Karl Wilhelm Fricke (born 3 September 1929) is a German political journalist and author. He has produced several of the standard works on resistance and state repression in the German Democratic Republic (1949–1990). In 1955 he became one of several hundred kidnap victims of the East German Ministry for State Security, captured in West Berlin and taken to the east where for nearly five years he was held in state detention.
From 1970 till 1994 he worked for (West) Germany's national radio station where he was influential as a political commentator and as the broadcaster's editor for "East-West affairs".
His father was Karl Oskar Fricke. When the son was aged 16 his father was denounced by someone and arrested. The family lived at that time in what had recently become the Soviet occupation zone of what had formerly been Germany. Karl Oskar Fricke had worked as a teacher, journalist and photographer. During the Nazi years he had worked in the little town of Hoym as the head of a press office and a "deputy propaganda chief" of the local Party Group. He had also involved himself with the (Nazi) Teachers' Association and written for the Teachers' Association journal. Karl Oskar Fricke was taken into investigative custody in June 1946. After four years in the Buchenwald internment camp he faced a mass trial in the Waldheim mega-jail near Dresden. At the Waldheim Trials his turn lasted 30–40 minutes, before he was sentenced, along with another 3,400 internees processed in the space of a few weeks. He received a further twelve-year prison sentence. However, he died 1952 because of an outbreak of dysentery and flu at the Waldheim penitentiary.
Karl Wilhelm Fricke was permanently affected by his father's fate. The son was unusual among his contemporaries in refusing to join the Free German Youth (FDJ / Freie Deutsche Jugend), which was in effect the youth wing of the region's Socialist Unity Party of Germany (SED / Sozialistische Einheitspartei Deutschlands). The SED, formed only in April 1946, had already positioned itself as the ruling party, while the entire Soviet occupation zone had by October 1949 reverted to one- party government and redefined itself as the German Democratic Republic. Fricke's refusal to join the ruling party's youth wing left him with no opportunity formally to complete his secondary education. For a time he nevertheless worked as a language teaching assistant at the school where earlier his father had worked: there was a desperate shortage of Russian language teachers and Russian was the foreign language which Fricke had by now sufficiently mastered. Life as a teaching assistant came to an end on 27 February 1949 when he was arrested at the school by two policemen, after a colleague had denounced him for criticising the Russians. The charge he faced was the standard one of conspiracy to commit high treason. The police station in which he was held was a former villa that had not yet been converted and fortified, and he knew one of the arresting policemen from their childhoods. While awaiting the commissar responsible for processing his case he managed to escape. That night he crossed the (at that stage still relatively porous) frontier which by now separated East and West Germany.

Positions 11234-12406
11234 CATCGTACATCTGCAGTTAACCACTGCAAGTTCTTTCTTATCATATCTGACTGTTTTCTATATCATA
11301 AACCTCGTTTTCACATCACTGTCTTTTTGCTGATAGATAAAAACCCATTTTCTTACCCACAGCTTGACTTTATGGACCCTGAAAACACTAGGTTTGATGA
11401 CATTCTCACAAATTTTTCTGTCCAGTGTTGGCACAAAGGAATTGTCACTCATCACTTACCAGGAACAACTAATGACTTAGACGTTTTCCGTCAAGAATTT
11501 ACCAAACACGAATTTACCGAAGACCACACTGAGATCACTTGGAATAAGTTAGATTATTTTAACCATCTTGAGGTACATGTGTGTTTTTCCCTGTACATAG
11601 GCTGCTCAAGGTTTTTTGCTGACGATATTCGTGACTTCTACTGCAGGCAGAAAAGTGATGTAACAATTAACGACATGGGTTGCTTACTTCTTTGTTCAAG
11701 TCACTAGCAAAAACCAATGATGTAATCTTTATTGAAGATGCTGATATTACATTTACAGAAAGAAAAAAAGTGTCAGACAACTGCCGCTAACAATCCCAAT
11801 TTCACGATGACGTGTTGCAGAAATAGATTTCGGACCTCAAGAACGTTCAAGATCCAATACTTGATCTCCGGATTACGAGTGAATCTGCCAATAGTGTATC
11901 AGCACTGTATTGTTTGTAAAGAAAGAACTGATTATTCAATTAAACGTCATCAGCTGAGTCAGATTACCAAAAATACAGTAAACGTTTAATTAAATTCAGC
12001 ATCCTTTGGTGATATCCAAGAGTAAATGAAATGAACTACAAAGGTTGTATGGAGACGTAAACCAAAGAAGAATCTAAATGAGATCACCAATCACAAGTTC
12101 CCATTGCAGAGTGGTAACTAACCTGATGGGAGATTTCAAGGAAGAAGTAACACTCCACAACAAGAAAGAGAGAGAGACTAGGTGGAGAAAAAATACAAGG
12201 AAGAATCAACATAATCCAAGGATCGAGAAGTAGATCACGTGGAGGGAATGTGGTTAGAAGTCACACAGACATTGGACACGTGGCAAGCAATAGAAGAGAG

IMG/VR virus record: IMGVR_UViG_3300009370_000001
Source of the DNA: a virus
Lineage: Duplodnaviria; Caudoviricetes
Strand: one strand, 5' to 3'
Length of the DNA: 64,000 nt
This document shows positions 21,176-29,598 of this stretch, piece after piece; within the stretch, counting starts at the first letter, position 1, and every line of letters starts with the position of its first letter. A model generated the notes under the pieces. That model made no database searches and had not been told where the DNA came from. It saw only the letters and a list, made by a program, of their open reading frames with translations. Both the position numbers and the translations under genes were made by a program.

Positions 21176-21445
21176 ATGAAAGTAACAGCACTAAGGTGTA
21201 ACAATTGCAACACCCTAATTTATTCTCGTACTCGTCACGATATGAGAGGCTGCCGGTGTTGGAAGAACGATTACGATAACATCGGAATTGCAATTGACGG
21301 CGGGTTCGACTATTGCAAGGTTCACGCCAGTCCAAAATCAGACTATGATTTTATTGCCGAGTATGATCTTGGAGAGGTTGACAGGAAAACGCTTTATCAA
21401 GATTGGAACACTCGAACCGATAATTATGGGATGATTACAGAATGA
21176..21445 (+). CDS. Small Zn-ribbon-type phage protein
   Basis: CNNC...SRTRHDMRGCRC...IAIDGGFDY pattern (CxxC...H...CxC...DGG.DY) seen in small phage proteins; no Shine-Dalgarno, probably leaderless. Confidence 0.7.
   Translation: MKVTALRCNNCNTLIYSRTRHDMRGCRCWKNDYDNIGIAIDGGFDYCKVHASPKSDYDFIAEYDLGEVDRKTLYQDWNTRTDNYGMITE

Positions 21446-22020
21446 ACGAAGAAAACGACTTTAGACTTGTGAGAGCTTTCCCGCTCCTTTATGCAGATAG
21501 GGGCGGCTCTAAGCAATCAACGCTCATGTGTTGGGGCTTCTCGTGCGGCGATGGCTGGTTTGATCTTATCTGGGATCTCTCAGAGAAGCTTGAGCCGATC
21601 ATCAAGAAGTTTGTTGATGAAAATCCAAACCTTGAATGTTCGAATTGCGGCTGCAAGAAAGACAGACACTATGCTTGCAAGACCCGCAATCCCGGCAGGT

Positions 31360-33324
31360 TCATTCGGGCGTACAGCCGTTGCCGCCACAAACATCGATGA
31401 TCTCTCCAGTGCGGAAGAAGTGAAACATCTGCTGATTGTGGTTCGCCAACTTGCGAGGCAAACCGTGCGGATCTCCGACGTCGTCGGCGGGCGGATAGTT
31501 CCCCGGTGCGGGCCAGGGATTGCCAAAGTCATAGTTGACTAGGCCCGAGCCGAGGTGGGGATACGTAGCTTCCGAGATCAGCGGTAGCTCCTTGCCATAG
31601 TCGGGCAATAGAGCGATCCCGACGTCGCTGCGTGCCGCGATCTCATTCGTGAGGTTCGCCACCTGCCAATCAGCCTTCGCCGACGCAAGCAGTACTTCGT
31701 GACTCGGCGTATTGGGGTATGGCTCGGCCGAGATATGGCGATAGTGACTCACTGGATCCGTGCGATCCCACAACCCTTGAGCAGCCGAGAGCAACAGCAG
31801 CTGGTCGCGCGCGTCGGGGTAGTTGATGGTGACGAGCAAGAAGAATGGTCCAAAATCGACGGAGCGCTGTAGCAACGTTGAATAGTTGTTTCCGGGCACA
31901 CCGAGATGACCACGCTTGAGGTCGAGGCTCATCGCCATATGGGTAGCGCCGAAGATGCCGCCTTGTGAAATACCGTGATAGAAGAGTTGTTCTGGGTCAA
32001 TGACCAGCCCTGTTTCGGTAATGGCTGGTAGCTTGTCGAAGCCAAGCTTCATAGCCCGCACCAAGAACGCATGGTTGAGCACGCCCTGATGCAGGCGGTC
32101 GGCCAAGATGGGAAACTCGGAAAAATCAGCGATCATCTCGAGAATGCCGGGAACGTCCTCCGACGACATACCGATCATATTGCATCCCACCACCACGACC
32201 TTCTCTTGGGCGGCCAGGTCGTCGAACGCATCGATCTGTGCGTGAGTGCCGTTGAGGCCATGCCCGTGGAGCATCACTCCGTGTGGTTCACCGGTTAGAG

In 1949 the occupation zones that had been under US, British and French control had been merged to form the German Federal Republic (West Germany), formally founded in May, nearly half a year before the launch of the German Democratic Republic to the east. Fricke's first months in West Germany were spent in a succession of refugee camps, originally established to accommodate Germans made homeless by frontier changes mandated at the Potsdam conference, and now increasingly filled also by refugees escaping the former Soviet occupation zone. After about five months in the refugee camp at Hannover-Kirchrode, thanks to the intervention of an academic called Fritz Voigt, he was offered a stipendium and the chance to study at the Academy for Work, Politics and Economics which had been set up on the north-west German coast at Wilhelmshaven in May 1949, and where Voigt had a professorship. Fricke moved to Wilhelmshaven and started his studies at the end of the summer of 1949. A particular influence at Wilhelmshaven was Wolfgang Abendroth, a Marxist academic with a record of active opposition to Naziism who had nevertheless been persecuted in the German Democratic Republic and then expelled to the west when his ideas proved inconsistent with the objectives of the Soviet sponsored "Marxist" East German state. Fricke later recalled the impact on him of Abenroth's monthly informal seminars at Wilhelmshaven where students sat and discussed the works of Socialism's pre-Stalin heroes such as Rosa Luxemburg and Leon Trotsky. Fricke would remain at Wilhelmshaven till 1953. His father had worked as a school teacher with a side-line in journalism, but Karl Wilhelm Fricke had by now resolved to make journalism his principal career. When he received news of his father's death Fricke was still studying at Wilhelmshaven, but he was already making a career as a political journalist at the same time, with political repression in the new East German state a particular area of expertise because of his personal experience. While he always maintained a reputation for well-researched and accurate reporting, the circumstances of his father's death were clearly no random misfortune: they profoundly strengthened his opposition to what he later described as a governmental structure politically predicated not on the democratically expressed will of the people but on "systematic injustice".